Dedicated MOA targets are easily found. They include a grid of 1-inch squares, making it easy to see how many inches you need to adjust. Knowing how many inches means you also know how many clicks on your scope’s turret dial.

MOA rifle targets
MOA rifle targets are easy to find. Note the inch square grids.

If you’re using an MRAD reticle, you can use the scope itself to adjust. The reticle will be marked in Mils, allowing you to walk in your elevation and windage using those marks. If you’re using a Second Focal Plane (SFP) scope, make certain your magnification is set to maximum. SFP windage adjustment marks and bullet drop compensator measurements are only accurate at full magnification. SFP vs. FFP (First Focal Plane) is another topic into which you can delve if you choose.

Shooting Position

Now that you know how your scope works, you’re ready to zero it. The first thing you need is a firm shooting base, whether it be a bipod, tripod, rifle rest, or a sandbag of some kind. I recommend a sandbag or rifle rest. You do what works best for you. Even though I usually shoot freehand, there’s no way I can get a good zero like that. Consistency demands a solid support. I also recommend zeroing your rifle while sitting at a bench or from the prone position. These positions are stable and will help provide that consistency.

Groups are Important

A common zeroing mistake, especially for beginners, is adjusting the scope after one shot. I did this myself until someone taught me better. Adjusting after a single shot doesn’t allow for variables like improper trigger pull or flinching. You should only adjust after firing a group. Some folks shoot three-round groups and others prefer five.

I like the five-round group because it allows for a flyer, plus I acknowledge that I am not a precision shooter. In my opinion, a five-round group just gives you more data. More data is always good. Here’s the process:

  • Fire five controlled, aimed shots at the bullseye. Keep the same aiming point for all five rounds, no matter where you’re hitting the target. Keeping the same aiming point validates your group. Changing the aiming point means your group is useless data-wise.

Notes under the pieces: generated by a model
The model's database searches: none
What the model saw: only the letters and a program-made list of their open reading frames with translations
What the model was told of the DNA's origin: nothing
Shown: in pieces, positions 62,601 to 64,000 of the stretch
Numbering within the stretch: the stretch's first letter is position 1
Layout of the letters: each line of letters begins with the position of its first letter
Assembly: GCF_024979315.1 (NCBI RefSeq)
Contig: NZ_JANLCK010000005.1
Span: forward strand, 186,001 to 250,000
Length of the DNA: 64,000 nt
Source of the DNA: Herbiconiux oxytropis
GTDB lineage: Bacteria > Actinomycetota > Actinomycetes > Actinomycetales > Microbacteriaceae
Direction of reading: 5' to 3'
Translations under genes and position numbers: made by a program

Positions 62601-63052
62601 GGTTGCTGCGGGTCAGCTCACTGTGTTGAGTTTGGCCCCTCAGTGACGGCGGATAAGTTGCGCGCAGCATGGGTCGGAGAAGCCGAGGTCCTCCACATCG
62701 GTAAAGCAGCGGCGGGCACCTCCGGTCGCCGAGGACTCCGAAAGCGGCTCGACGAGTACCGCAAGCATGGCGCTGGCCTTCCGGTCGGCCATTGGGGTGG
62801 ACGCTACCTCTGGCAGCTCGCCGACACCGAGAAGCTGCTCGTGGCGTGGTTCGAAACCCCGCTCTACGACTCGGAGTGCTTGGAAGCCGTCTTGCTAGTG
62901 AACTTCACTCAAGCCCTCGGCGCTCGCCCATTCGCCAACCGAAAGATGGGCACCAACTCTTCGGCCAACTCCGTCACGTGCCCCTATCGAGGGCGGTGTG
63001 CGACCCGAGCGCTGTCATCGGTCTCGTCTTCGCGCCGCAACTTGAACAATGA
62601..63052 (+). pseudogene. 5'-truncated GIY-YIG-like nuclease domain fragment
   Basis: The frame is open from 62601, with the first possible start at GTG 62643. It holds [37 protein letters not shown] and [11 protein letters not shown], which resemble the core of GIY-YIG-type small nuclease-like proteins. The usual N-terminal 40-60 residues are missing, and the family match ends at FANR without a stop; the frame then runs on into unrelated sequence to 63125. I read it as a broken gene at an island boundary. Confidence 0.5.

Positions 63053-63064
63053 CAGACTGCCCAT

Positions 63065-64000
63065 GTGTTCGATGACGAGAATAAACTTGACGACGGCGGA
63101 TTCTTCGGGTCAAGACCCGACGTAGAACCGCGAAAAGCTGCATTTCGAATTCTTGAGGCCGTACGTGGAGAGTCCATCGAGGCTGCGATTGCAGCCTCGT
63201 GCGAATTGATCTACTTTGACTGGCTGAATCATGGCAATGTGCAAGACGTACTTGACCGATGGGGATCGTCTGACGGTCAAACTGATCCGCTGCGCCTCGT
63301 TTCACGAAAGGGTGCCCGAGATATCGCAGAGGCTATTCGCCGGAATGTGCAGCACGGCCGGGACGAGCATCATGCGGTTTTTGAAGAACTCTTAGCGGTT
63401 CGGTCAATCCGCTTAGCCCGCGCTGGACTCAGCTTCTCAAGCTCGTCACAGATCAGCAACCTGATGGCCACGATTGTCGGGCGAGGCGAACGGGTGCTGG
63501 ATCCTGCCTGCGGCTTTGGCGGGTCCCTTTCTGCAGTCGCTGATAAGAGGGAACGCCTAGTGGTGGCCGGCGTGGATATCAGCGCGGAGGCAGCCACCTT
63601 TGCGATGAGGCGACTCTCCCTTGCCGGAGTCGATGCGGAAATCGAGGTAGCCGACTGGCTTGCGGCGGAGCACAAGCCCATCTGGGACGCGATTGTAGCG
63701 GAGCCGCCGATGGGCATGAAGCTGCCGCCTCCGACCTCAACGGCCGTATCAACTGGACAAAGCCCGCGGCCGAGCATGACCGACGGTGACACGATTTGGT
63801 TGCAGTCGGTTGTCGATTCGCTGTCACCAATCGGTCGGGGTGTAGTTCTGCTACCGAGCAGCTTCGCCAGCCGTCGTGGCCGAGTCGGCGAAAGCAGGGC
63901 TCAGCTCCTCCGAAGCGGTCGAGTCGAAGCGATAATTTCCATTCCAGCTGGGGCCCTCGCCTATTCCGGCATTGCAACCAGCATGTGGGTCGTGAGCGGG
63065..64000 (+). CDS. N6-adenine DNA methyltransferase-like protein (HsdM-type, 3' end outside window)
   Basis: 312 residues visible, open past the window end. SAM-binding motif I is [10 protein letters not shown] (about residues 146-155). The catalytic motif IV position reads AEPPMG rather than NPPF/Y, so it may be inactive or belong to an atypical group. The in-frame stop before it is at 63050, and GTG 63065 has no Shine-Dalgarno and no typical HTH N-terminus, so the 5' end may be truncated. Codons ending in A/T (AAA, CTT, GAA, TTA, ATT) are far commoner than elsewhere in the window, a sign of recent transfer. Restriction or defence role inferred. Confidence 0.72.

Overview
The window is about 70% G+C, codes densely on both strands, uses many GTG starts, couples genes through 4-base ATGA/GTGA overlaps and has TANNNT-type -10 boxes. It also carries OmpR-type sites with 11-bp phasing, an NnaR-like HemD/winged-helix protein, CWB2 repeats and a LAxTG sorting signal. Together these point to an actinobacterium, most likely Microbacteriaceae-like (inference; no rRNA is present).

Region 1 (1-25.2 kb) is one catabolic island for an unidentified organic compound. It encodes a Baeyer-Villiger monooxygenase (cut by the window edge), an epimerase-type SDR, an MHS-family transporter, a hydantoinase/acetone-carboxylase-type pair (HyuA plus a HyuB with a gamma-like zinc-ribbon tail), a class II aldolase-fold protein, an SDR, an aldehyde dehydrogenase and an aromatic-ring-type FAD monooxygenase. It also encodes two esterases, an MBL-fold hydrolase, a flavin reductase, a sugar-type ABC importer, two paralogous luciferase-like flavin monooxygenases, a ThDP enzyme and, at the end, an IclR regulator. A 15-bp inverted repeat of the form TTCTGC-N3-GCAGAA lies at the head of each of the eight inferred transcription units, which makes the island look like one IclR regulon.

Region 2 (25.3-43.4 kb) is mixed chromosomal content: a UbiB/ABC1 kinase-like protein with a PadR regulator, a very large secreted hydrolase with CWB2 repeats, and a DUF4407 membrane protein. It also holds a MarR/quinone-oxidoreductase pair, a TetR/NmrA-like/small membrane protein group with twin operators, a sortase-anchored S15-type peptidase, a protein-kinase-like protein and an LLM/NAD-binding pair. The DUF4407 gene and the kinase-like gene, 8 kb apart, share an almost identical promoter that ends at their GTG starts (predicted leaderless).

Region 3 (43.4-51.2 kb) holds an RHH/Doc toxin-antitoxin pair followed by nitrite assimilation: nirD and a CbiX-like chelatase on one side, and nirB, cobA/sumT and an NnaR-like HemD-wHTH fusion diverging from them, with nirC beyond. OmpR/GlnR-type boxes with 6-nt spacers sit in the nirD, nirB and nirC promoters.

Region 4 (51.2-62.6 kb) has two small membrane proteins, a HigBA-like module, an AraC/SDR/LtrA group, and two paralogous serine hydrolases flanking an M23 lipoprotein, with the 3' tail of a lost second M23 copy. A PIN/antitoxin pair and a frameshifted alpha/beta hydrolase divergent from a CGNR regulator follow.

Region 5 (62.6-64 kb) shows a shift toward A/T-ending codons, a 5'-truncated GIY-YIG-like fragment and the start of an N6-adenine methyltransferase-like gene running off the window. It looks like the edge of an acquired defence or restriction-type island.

• Determine the center of your group. You can measure or estimate the center, whatever you’re comfortable with. If you have a flyer, or a shot that is clearly caused by a bad trigger pull or whatever, you can disregard it. If your group is nothing but flyers, perhaps consider evaluating your shooting technique. I get that it’s tempting to try saving ammo by adjusting after one round. But I learned that I probably used at least as much ammo trying to do it that way because my data was poor.
  • Adjust your scope from the group’s center point. I like to adjust the elevation first. After dialing in the vertical axis, I then move on to windage. You can do whatever works for you, but I’ve found that trying to do both makes me think too much, and that’s never a good thing.
  • Confirm your zero. Once you dial in on both axes, fire another five-round group to confirm your zero. If you’re using the 25-yard method, this isn’t necessary unless you just want to do it. The 25-yard target’s purpose is to get you close at 100 yards. I don’t shoot the confirmation group until I’m on target at 100 yards. Confirming may require another minor adjustment. You can repeat this until you’re happy with the result.
  • Set your turrets back to zero. Most scopes allow you to loosen the dial and turn it back to zero. That way, if you accidentally move the dial, it’s easy to put it back where you want it. Make certain you properly loosen the dial and go slowly. If the dial clicks, you’re changing the zero. Once it’s done, tighten the dial back down.
Prone shooting position
The prone shooting position is very solid. (Jake Bush Photo)

Accuracy Matters

We all want to hit what we’re shooting at. Obviously. But accuracy is a responsibility too. Safe shooting requires accurate shooting. You’re responsible for every round that you fire, meaning that it’s on you to do everything you can to hit your target. And since we mentioned hunting, accurate shots are a big part of hunting ethically. It’s your responsibility to kill an animal as cleanly as possible. That requires accuracy.

Properly zeroing your sights, whether a rifle scope, red dot, or iron sights, helps ensure you’ll hit whatever you’re shooting at. Proper shooting fundamentals obviously play a big part too. But even fundamentally sound shooters can’t hit with improperly zeroed sights. So, take your time and do it right. You’ll be glad you did.

William "Bucky" Lawson is a self-described "typical Appalachian-American gun enthusiast". He is a military historian specializing in World War II and has written a few things, as he says, "here and there". A featured contributor for Strategy & Tactics, he likes dogs, range time, and a good cigar - preferably with an Old Fashioned that has an extra orange slice.